Simply put, all of our thoughts, beliefs, perceptions, behaviors, and relationship patterns have been shaped through our DNA lineage, our experiences beginning at the prenatal stage and continuing throughout childhood as well as all subsequent developmental stages including what was modelled for us and projected onto us that we accepted as being ‘true’ about ourselves, our environment and those with whom we were in relationship with within those environments. The key to ‘climbing out' from underneath all of this is to begin to become aware of what it is we’ve been unconsciously at the effect of for so long that has shaped and determined our perception of self and others. Once we become aware, we can begin to participate more consciously in our experiences and learn how to change our response to whatever is happening outside of us. In doing so, we ultimately change our experience.
A great way to begin is by becoming more body-focused since this is where all the memory is held. In response to the environment and those who inhabit it; I ask my clients to begin to cultivate awareness around the moment in which they become ‘triggered’. It will always be in response to something or someone who is doing something that has resulted in our nervous system becoming dis-regulated. We can notice this when our adrenals become activated. If we don’t recognize it when this happens then we have another opportunity to do so when our defense mechanisms show up in response to our adrenals becoming activated. It is precisely at this moment that we want to hit the ‘pause’ button and separate out from the situation long enough to make a conscious choice to not defend ourselves.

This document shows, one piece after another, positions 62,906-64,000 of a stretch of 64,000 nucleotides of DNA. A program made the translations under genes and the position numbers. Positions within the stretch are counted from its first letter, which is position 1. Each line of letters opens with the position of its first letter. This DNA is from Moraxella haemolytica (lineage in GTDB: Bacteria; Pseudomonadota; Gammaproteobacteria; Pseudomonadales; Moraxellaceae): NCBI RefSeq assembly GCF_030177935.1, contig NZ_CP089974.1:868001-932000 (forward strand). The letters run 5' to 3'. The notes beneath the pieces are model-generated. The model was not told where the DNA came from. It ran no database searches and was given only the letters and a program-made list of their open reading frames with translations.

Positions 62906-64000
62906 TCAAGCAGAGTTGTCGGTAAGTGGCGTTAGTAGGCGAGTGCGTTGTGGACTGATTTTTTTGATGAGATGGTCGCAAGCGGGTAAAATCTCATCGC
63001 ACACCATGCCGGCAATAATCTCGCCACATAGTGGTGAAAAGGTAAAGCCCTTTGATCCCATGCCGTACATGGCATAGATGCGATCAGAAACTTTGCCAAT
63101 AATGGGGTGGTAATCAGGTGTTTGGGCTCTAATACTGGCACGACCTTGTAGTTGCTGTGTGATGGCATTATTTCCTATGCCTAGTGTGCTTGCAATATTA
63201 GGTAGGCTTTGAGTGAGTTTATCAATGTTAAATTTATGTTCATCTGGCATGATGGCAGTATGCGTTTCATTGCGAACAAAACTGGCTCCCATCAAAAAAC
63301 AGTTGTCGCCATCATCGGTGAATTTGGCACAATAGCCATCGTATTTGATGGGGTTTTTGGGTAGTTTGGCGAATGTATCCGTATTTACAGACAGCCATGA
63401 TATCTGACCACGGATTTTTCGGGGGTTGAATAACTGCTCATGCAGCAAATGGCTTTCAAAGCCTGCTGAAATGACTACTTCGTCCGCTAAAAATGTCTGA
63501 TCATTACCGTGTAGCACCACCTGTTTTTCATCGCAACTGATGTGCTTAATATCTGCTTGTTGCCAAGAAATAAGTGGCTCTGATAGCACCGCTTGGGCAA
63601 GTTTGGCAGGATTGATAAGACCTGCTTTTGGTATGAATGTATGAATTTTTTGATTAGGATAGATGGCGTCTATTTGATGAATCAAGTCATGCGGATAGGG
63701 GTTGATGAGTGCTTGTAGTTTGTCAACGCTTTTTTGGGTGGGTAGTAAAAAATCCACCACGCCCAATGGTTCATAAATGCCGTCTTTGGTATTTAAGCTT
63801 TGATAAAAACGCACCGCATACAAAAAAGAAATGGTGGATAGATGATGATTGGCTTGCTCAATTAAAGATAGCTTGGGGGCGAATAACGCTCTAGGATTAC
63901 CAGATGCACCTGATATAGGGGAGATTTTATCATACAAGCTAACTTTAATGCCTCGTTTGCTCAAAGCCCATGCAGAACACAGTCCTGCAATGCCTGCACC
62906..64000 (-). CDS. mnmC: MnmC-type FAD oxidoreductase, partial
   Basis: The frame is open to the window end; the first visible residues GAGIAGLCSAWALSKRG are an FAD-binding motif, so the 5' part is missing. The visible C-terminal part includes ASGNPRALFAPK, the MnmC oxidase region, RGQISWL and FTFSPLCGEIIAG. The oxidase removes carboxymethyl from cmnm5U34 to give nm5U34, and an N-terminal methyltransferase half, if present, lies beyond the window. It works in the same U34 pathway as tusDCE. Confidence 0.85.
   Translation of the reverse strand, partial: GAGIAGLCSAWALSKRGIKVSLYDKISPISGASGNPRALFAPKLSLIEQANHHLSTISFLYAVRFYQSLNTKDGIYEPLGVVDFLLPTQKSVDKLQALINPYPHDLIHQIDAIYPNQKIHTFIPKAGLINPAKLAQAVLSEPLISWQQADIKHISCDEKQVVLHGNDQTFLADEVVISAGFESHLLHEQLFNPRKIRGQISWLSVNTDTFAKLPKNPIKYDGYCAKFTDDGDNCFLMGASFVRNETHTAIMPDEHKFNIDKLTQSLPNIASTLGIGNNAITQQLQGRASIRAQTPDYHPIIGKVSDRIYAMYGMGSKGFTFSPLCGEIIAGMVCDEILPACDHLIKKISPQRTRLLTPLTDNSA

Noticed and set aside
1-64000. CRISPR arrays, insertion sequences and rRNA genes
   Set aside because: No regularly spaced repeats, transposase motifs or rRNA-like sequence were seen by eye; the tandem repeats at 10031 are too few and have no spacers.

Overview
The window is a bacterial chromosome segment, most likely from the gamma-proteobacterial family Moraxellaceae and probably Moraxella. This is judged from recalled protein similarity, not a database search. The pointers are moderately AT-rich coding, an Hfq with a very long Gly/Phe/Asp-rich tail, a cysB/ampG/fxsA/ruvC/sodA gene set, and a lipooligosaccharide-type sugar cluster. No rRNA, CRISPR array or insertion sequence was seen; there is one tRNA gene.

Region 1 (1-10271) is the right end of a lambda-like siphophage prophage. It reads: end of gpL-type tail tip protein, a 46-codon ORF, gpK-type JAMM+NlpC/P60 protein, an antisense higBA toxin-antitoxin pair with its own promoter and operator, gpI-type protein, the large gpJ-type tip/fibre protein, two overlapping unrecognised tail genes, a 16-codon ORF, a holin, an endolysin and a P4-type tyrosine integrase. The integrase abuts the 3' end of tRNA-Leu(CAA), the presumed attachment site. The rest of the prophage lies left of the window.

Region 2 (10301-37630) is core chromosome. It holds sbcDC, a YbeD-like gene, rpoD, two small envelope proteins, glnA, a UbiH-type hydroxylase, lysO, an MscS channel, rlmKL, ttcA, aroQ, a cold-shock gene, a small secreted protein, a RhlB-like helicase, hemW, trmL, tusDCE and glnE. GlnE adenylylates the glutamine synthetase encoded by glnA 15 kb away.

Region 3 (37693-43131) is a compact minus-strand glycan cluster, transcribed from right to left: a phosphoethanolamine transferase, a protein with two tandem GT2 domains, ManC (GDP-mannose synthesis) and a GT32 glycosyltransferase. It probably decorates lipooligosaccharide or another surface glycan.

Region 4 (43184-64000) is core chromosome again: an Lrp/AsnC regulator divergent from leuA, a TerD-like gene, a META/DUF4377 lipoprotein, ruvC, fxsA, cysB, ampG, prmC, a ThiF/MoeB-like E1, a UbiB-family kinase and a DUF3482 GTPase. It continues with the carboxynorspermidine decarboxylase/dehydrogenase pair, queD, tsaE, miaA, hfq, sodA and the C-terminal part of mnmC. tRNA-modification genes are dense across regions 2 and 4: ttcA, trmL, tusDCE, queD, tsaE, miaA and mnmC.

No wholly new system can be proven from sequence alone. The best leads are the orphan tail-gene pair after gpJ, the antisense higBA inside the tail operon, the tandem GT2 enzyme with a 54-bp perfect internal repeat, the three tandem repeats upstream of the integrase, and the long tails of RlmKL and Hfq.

Eventually what we come to realize is that whatever ‘triggered’ us was a stimulus in the environment that touched in on a memory that we were holding onto in one of the fifty trillion cells in our body and it just so happened that the stimulus resonated with the memory. Once ‘triggered’, the memory then sends out signals to the brain and body indicating that we are not safe. In response to those signals, the adrenals become activated which then sets into motion a myriad of chemical and hormonal responses within the brain and body that positions us into a ‘fight or flight’ response. It is at this time that we begin to react through some defensive posturing. Depending on the stimulus and the energetic ‘charge’ around the memory, our defensive posturing and subsequent expression could cover a wide range of responses. That is why it is so helpful to begin to practice hitting the ‘pause’ button because in all likelihood the reactivity that we bring to the current situation is usually, if not always, way out of proportion to what is actually occurring in the moment. A really good example of this would be what unfolds during ‘road rage’. From my perspective, whether I’m observing it or participating in it, the response is never about what is actually happening but rather a reaction to an unconscious memory of another time when my physical and emotional safety was threatened and possibly hung in the balance.